Elena Canadelli

Behind the Exhibit: Displaying Science and Technology in Museums and World’s Fairs

What are the narratives that stay behind public display of scientific artifacts and collections? How has scientific heritage been used in the public arena of the museum today as well as one century ago? The lesson will focus on the complex relationship that national and international exhibitions and science museums have had over the years, dealing also with the birth and diffusion of science museums. Among many examples, the seminar will focus also on the case study of the National Museum of Science and Technology Leonardo da Vinci in Milan.


Visual Science: How Science Uses Images

Images play a pivotal role in science today as in past centuries. Visual imagination is a central element of scientific practice as shown by different examples, from Andreas Vesalius to Robert Hooker, including the group of scientists that recently has obtained the image of a black hole. Scientists have used figures and representations (photographs, diagrams, models, natural history illustrations, etc) in many ways over the centuries: for knowledge-making, representation, education, dissemination or explanation. The lesson will explore this topic addressing some relevant case studies in the field.


Elena Canadelli
Assistant Professor in History of Science at the University of Padova, Elena is a Historian of Science interested in visual studies in science, science museum studies, cultures of natural history, the history of evolutionary thought and the relationship between science and popular culture.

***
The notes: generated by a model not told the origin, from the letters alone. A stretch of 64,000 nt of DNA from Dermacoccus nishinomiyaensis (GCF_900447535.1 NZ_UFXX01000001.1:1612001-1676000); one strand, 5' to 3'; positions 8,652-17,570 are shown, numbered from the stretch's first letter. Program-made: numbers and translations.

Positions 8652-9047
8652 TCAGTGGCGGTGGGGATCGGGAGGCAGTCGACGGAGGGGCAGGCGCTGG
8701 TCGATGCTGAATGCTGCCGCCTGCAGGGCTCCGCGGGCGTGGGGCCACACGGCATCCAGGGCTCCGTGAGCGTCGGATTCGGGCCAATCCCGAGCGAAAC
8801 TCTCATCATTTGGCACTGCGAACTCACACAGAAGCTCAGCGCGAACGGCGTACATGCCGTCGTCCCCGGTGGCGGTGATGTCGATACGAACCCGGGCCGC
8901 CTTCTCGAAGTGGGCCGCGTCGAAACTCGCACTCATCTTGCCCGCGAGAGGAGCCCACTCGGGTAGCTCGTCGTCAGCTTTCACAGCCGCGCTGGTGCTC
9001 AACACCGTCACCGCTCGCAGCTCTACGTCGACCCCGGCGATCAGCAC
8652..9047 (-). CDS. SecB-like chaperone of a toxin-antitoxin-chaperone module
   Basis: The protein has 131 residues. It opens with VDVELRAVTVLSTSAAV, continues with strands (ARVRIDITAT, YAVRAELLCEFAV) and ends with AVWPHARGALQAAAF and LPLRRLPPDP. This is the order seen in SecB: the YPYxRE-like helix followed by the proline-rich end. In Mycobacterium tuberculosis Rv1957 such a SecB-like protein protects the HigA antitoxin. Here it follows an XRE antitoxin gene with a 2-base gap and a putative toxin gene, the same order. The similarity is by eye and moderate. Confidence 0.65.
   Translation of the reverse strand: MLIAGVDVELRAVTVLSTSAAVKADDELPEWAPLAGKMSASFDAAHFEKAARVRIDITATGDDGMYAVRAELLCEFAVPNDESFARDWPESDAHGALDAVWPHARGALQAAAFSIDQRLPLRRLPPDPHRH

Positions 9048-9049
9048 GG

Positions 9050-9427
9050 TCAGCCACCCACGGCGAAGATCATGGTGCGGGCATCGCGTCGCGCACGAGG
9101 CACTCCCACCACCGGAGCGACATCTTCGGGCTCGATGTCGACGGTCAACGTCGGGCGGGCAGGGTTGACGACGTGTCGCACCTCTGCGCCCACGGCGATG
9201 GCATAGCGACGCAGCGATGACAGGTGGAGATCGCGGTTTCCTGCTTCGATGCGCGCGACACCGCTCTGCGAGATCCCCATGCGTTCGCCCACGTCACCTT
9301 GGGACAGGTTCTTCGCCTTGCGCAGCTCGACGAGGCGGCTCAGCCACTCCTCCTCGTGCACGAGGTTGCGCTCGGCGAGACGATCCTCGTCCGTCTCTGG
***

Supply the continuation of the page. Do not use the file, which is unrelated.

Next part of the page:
She is author of several books and articles and she is currently writing a book about how science uses images to be published in 2019 and editing a volume for the Smithsonian Institution Scholarly Press on artefacts, scientific museums and exhibitions along the XX century.

Elena Milani

The impact of digital media on Visual Communication of Science

Digital communication is becoming more visual: images and videos are regularly uploaded, downloaded, edited, re-contextualised, shared and re-shared on the Internet and social media outlets.
Though these visuals are widespread online, we still lack tools to discern their accuracy, authenticity and potential interpretations.
This impacts science communication in particular, as the wrong or doctored image can influence public perception of scientific controversies (e.g. vaccinations).
This lesson will provide examples and case studies of the factors to consider when interpreting and choosing online images for science communication.

 


Elena Milani
Elena is a research fellow for the European Project RETHINK, and member of the Science Communication Unit at the University of West of England. She is currently involved in mapping the European digital science communication landscape and identifying gaps and best practices in online communication of science. Her PhD in Science Communication focused on how pro- and anti-vaccine images are shared among different Twitter communities and what they say. Elena had work experience in digital communication, and she has an academic background in neuroscience.
 @biomug

Tommaso Rosi

Best practices and potential pitfalls in the visual display of Quantitative Information

In this lesson theory and practice in the design of data graphics will be discussed. This comprehends analyzing the logic of depicting quantitative evidence, and reasoning about how to design, edit and improve graphics we use to present data.

Graphical integrity and graphical deception will also be examined, as communicators can skew how data is perceived, whether by using some well-known techniques or simply by not being proficient in these topics. This includes the analysis of sources of deception and the distinction between design variation and data variation.


Tommaso Rosi
Tommaso is a post-doctoral research fellow in physics at the Laboratory of Physical Science Communication of Trento, he is specialized in the use of new technologies in Physics Education. Since 2010 he performs as a visual artist exploring the intersections between art and science: recently, he presented his Augmented Lecture “HyperVision” in the Teatro della Meraviglia 2019 festival. He is co-founder of “Level Up”, a startup dedicated to science education sponsored by the University of Trento.